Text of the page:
The shop-within-shop trend is attracting the attention of retailers across the industry, which see a variety of opportunities to fill vacant space or create new and exciting shopping experiences.  A familiar sight in our airports and train stations for many years, some retailers are now using the approach to consolidate multiple brands within shared outlets, while leading digital players are using it to launch on the High Street for the first time.  Similarly, ‘limited time’ shops-within-shops are helping build profitable partnerships between large retailers and their smaller counterparts.

A hot trend in UK retail

The examples are increasingly varied.  Last year, the Post Office announced that it planned to increase the number of outlets within the WHSmith store network to more than 200.  Sports retailer Decathlon has built a network of 18 stores within Asda outlets around the UK and Poundland recently announced Pep&Co clothing shop-within-shops in five of its UK stores.

One of the most high-profile examples of the shop-within-shop approach followed Sainsbury’s acquisition of Argos in 2016.  There are now around 290 in-store Argos outlets across the Sainsbury’s estate. As well as offering a broader shopping experience for both sets of customers, the concept has also enabled Sainsbury’s to control costs during a period of intense pressure on bricks and mortar retail. 

The trend isn’t confined to permanent locations within existing premises.  Shops popping up for ‘a limited time only’ are offering exciting new experiences for shoppers, while providing a way for retailers to open high street outlets at specific times of the year, trial new store concepts or to take advantage of temporary opportunities. 

Earlier in the year, Amazon announced it would open 10 ‘Clicks and Mortar’ pop-up shops in UK town centres.  Slightly more conservatively, eBay also opened its first pop-up shop in Wolverhampton, with both organisations doing so to offer dozens of small online retailers the chance to try out a brick and mortar location.  And in the weeks approaching Christmas, many UK high retailers will welcome the arrival of short-term seasonal stores, where entrepreneurial brands are brought into existing shopping spaces for our most intense spending season.

Retail opportunities = technology challenges

What many of these situations have in common is the need to quickly establish high-performance, reliable and secure network connectivity.  Whether it’s payment processing, connectivity with a wider network/head office, or providing Internet access for customers, it’s an absolute ‘must-have’ from day one.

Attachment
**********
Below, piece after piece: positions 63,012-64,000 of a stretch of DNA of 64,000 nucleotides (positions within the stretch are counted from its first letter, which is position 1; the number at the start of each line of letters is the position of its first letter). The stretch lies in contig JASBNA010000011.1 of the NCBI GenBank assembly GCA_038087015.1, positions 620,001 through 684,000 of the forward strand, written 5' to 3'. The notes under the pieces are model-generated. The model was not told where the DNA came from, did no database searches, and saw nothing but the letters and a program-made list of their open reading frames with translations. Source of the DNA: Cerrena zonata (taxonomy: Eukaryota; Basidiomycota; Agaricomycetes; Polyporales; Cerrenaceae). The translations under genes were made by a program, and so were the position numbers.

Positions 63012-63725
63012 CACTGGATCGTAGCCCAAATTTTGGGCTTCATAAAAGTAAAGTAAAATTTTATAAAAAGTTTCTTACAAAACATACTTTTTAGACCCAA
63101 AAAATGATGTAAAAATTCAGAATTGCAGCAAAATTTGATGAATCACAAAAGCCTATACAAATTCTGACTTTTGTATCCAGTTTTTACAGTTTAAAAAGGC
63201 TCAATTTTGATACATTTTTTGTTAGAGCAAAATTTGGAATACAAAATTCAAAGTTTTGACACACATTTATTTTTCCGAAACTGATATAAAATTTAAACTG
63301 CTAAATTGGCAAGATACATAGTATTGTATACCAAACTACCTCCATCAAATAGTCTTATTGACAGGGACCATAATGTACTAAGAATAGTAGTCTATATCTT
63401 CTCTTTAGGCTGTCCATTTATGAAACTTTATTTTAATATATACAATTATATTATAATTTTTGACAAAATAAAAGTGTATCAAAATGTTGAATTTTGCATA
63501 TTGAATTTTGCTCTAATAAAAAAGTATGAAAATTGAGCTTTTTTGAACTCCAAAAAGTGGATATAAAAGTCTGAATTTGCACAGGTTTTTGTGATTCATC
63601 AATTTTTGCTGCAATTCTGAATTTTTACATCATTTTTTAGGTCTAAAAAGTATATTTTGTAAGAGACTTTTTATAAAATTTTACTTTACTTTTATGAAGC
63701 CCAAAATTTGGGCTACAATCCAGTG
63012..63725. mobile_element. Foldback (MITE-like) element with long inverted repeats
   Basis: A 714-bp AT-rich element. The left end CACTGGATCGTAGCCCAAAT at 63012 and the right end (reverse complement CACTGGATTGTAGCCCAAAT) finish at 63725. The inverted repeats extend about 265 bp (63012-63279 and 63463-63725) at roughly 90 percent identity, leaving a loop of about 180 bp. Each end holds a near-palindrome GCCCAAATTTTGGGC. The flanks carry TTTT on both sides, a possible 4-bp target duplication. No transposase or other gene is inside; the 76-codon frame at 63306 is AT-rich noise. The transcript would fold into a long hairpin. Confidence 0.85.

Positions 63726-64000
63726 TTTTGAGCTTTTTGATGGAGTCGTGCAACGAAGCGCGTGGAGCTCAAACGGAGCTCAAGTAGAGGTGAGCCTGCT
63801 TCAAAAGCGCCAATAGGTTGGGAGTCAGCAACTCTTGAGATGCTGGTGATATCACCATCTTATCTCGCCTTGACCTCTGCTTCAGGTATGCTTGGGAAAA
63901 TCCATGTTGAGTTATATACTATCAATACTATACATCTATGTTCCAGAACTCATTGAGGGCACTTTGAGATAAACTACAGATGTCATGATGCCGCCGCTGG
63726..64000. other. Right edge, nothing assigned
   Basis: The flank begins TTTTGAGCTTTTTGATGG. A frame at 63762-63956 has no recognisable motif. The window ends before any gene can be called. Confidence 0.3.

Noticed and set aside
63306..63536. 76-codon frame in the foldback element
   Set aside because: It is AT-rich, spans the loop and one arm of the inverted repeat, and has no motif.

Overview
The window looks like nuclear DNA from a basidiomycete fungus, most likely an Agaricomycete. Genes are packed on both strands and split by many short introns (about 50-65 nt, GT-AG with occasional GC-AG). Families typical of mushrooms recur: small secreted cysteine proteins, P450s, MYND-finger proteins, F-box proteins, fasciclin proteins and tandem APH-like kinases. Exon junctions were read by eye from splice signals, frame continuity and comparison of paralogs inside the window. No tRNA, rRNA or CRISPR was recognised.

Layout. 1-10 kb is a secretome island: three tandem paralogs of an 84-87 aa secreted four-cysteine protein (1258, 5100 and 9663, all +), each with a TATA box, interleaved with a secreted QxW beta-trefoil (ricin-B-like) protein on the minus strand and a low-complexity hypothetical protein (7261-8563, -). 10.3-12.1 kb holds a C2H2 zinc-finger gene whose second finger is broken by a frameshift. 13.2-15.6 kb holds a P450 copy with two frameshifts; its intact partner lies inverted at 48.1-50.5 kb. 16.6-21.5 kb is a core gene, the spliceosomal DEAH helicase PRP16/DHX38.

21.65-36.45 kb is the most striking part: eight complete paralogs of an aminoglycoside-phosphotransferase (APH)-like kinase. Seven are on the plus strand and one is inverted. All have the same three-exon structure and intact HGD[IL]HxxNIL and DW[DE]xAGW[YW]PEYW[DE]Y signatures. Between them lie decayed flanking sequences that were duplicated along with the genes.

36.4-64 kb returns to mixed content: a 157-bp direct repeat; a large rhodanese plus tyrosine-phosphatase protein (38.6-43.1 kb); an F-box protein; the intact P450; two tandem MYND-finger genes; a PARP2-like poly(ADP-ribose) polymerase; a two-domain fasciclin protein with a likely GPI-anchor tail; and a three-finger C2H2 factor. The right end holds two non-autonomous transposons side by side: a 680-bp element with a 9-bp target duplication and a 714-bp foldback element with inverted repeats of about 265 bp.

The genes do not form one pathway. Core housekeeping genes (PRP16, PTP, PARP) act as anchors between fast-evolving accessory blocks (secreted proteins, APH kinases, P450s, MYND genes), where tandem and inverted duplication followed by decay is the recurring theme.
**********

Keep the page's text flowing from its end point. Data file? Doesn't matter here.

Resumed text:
In some cases, third-party retailers may be required to bring their own network and internet connectivity with them.  This may be for reasons of security or network performance, but keeping other businesses completely off the existing infrastructure is often the preferred method for the ‘host’ retailer in protecting their own interests.

When a shop-within-a-shop is asked to provide its own connectivity, logistics can be difficult.  Getting wired broadband access in a particular part of the store may be difficult or even impossible.  Even if cost isn’t a concern, potential installation delays for traditional fixed line connectivity can be a major issue — especially if there’s a strict deadline for opening day.

The challenges don’t end there.  A shop-within-shop is virtually never provided with IT experts, which means Internet downtime and related network issues usually require third-party service visits.  This is expensive and could leave critical applications such as Point-of-Sale down for a disastrous amount of time.

Where there’s a will, there’s wireless

If retailers are to make the most of the shop-within-shop opportunity, these challenges have to be overcome, and many are turning to solutions powered by mobile wireless connectivity to meet their needs.

With cloud-managed all-in-one branch routers featuring embedded high-performance wireless 4G LTE as the primary link, IT teams can ensure ‘Day-1’ connectivity at new locations, saving the time it takes to wait for a wired link.  With this solution, businesses can open locations on schedule without the network holding them back. Later, if a wired connection is up and running, the organisation can use that same multi-WAN primary router to either load balance between wired and wireless links or use the wireless link for failover.   Many retailers will not need a wired connection at all.

Some wireless solutions can be set up even without IT staff on location.  Cloud features for ‘zero-touch’ deployment provide secure Internet and corporate network access immediately.  A store manager can get the router up and running within just a couple minutes, for example.

It’s an approach that also helps effectively address the perennial issue of IT security.  Even without any access to the main store’s network and security applications, the shop-within-shop can protect important customer and company data through an all-in-one LTE branch router with a built-in firewall and support for cloud-based security services — providing peace of mind for both the big-box store and the smaller enterprise.

Retailers shouldn’t be deterred from pursuing a shop-within-shop strategy because technology gets in the way.  Using LTE-based wireless connections to ‘join the dots’ to bring the shop-within-shop approach together can make a huge difference to everyone involved and work as an enabler to continued High Street retail success.